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Motivational Mondays: Bunnies and Wolves

On one of many, many of my unsuccessful teenaged egging missions, as the lights went on in a house and a man stepped out yelling, my friend Michelle, froze behind a tire. Like a bunny in the woods.

There are actually three responses to fear. There’s fight, flight and there’s freeze. The little white bunny vulnerable out in a sun glittered snowdrift senses the wolf. What of the three does she choose to do?

When you sense the beast you fear approaching, what do you typically do?

Well, it depends on a few things.

1. How many times have you faced this wolf before? Oftentimes a familiar fear breeds a conditioned response. When I hear the garage door open and toys still scatter the floor, I swing into action, fighting to quickly clean up in time to act natural and unrushed when the door opens two minutes later. I fight.

2. How many times have you fought this wolf before? Just because we’ve sensed the danger doesn’t mean we‘ve taken it on. When a submissions letter comes in, no matter how many times I’ve gulped, and opened it to read, I have to let it sit a spell. I freeze until I can get up the nerve to take action.

3. What is on the line? Our fear response will be greatly impacted by what is on the line. If her bunnies are nearby, you bet that momma is going to run from that wolf, if only to get his attention as far away from them as possible. Or maybe she’s a big bunny with sharp claws and a mean back kick. Maybe she’ll fight.

4. What expectation have we set  up? How much we value the outcome, like in #3, will influence our response. What we think is right, or should happen can impact this as well. A writer I knew had her editor issue a title change without ever notifying the author. The title was fine. The practice didn’t sit well with her. She took action.

Fight and flight are both actions. When we take them, we at least feel like we’re doing something. We feel better. What I didn’t realize is that doing nothing is still doing something. When I’m stymied, unsure what to do, fearful any action will be the wrong one, I do nothing. Then I beat myself up for my apparent indecision. But, turns out, nothing is still a decision. Waiting is a form of action, too.

The crucial component of each fear response, I think, is knowing each one is okay and allowing yourself to stop.

Stop fighting, stop running, stop waiting. And move on.

Here’s to your fight today. May you come out swinging, run if it’ll keep you safe, and know that if you freeze, don’t worry. You have lots of friends to help jerk you up and drag you to safety. I did that night with Michelle, who will never egg again, and I will do it for you to.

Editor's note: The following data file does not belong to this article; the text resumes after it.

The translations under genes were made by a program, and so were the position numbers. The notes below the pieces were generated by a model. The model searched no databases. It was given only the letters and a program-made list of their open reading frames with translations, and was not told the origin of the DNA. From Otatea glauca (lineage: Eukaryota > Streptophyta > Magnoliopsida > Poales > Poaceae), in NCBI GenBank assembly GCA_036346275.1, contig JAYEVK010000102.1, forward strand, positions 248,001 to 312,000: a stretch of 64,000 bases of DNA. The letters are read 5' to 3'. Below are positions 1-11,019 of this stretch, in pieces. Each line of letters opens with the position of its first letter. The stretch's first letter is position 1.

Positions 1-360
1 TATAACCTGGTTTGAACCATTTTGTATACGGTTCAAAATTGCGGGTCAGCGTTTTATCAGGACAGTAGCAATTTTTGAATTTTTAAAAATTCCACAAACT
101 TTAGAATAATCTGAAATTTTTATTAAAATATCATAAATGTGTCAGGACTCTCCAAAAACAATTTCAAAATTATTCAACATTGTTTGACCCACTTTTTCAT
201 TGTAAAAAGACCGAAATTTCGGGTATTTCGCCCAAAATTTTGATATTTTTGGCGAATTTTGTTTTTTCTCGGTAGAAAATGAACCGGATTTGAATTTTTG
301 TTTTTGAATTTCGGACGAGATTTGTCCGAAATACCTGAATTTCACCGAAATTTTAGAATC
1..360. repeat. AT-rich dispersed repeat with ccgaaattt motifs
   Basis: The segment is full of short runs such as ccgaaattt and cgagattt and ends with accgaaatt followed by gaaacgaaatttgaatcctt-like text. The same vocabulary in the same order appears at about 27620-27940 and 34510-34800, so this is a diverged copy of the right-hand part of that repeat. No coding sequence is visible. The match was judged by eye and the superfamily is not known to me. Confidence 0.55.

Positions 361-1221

I’m also swinging today over at Gini Koch’s site in an interview. Comment for your chance to win!

:}Amber Scott

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About Amber Scott Project

Amber Scott writes romance across time and genre with three things in common: fate, love and complications. You can find her erotica titles at www.LiquidSilverBooks.com.

6 responses »

  1. Poignant as usual, Amber. Sometimes doing nothing, although counterintuitive, is your best choice, because doing anything else would be impulsive and and harmful to your end game.

    Reply
  2. Kelly Anderson

    I tend toward fight as my normal response, but lately I have been on the Scarlett O’Hara method of response. I simply think about it tomorrow! I have to tell you, it works wonderfully as a stress reliever. I am able to run through all the scenarios, good and bad, in my head until I am comfortable that I know how I am going to respond either way – now this mostly pertains to normal everyday life.

    As for being caught in some naughty nighttime activity, such as egg throwing – I would have dropped trousers and mooned the yelling man! But hey, that’s just me!

    Reply
    • Amber Scott Project

      Kelly, girl, you are my next egging partner!
      I love the Scarlet O’Hara response. Fiddle dee dee!

      Reply
      • Kelly Anderson

        Amber – you’re on! Full “moon” this Saturday…one full week after the summer solstice officially began. Seems fated!! As God is my witness…Lol…

  3. Another great post.
    I myself usually dig myself in and stand my ground when it comes to things like this and should learn to be more flexible and flee or freeze when it’s the better option.

    Reply
  4. I always, always, always fight. I am the Mamma Lion, the protector of any and all I feel might be weaker than me. I jump in front of others or throw them behind me. Even when I try NOT to I end up doing so.

    I can, have and do force myself to wait when I can, but that’s only workable when it’s an intellectual or interpersonal issue, not a physical threat of some kind.

    And when I do feel the freezing fear or the reaction to flight, it’s never due to a physical threat, it’s always based on emotions (like submitting a short story or hitting ‘send’ on a mass email). And then I remind myself that Eleanor Roosevelt is one of my heroes and recite this quote of hers: “We gain strength, courage and confidence from every experience in which we stop to look fear in the face.”

    Oh, all that goes by the wayside for snakes, however. When it comes to snakes, I am the fastest girl in the world as I run away screaming my head off, or I freeze in terror, desperately trying to let the hubs know via mental panic telepathy that there’s a 6 inch garter snake menacing me and he needs to save me right now!

    Hey, we all have our Achilles’ Heel. LOL

    Reply

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